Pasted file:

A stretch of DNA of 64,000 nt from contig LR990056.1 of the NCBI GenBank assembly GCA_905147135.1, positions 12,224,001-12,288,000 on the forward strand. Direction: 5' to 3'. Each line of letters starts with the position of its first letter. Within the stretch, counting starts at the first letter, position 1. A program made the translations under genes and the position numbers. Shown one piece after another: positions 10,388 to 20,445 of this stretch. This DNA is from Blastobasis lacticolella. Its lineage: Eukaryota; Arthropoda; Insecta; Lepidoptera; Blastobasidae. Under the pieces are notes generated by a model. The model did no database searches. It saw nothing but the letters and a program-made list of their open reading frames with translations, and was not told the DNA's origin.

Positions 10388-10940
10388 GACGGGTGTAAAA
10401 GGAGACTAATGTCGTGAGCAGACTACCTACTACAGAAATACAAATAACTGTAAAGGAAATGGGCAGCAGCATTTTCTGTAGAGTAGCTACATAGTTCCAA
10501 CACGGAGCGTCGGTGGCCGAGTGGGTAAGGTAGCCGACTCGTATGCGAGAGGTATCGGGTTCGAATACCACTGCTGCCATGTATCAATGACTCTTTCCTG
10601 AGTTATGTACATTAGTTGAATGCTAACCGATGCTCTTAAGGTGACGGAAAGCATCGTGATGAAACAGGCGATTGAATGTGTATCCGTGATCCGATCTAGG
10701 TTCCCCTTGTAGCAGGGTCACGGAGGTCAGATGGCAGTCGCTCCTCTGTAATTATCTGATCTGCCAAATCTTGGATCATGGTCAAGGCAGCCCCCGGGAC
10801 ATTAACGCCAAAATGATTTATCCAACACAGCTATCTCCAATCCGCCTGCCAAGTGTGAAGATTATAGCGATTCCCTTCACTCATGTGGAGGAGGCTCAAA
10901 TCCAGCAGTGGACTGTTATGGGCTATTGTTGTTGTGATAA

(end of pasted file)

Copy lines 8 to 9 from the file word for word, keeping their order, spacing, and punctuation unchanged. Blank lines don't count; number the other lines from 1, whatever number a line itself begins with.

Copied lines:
10801 ATTAACGCCAAAATGATTTATCCAACACAGCTATCTCCAATCCGCCTGCCAAGTGTGAAGATTATAGCGATTCCCTTCACTCATGTGGAGGAGGCTCAAA
10901 TCCAGCAGTGGACTGTTATGGGCTATTGTTGTTGTGATAA